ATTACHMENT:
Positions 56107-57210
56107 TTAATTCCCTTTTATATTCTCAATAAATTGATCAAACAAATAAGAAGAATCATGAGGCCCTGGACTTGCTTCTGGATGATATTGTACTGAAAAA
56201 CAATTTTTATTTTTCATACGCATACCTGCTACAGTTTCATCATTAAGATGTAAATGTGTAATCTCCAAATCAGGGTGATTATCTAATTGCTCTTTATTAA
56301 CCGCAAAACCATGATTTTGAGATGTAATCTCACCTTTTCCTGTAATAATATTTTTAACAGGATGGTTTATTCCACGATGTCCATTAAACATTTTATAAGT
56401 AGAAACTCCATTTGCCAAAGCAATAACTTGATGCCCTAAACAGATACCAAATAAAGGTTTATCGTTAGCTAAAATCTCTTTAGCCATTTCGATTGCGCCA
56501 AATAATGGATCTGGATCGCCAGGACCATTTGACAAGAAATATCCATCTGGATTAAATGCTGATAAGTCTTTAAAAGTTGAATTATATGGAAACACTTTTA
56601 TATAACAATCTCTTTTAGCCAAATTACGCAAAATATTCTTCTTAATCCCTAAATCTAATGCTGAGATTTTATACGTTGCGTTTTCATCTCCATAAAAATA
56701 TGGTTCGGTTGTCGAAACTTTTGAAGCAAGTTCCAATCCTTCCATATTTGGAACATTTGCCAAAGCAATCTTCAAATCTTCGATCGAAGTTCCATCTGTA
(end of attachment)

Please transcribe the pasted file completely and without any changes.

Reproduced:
Positions 56107-57210
56107 TTAATTCCCTTTTATATTCTCAATAAATTGATCAAACAAATAAGAAGAATCATGAGGCCCTGGACTTGCTTCTGGATGATATTGTACTGAAAAA
56201 CAATTTTTATTTTTCATACGCATACCTGCTACAGTTTCATCATTAAGATGTAAATGTGTAATCTCCAAATCAGGGTGATTATCTAATTGCTCTTTATTAA
56301 CCGCAAAACCATGATTTTGAGATGTAATCTCACCTTTTCCTGTAATAATATTTTTAACAGGATGGTTTATTCCACGATGTCCATTAAACATTTTATAAGT
56401 AGAAACTCCATTTGCCAAAGCAATAACTTGATGCCCTAAACAGATACCAAATAAAGGTTTATCGTTAGCTAAAATCTCTTTAGCCATTTCGATTGCGCCA
56501 AATAATGGATCTGGATCGCCAGGACCATTTGACAAGAAATATCCATCTGGATTAAATGCTGATAAGTCTTTAAAAGTTGAATTATATGGAAACACTTTTA
56601 TATAACAATCTCTTTTAGCCAAATTACGCAAAATATTCTTCTTAATCCCTAAATCTAATGCTGAGATTTTATACGTTGCGTTTTCATCTCCATAAAAATA
56701 TGGTTCGGTTGTCGAAACTTTTGAAGCAAGTTCCAATCCTTCCATATTTGGAACATTTGCCAAAGCAATCTTCAAATCTTCGATCGAAGTTCCATCTGTA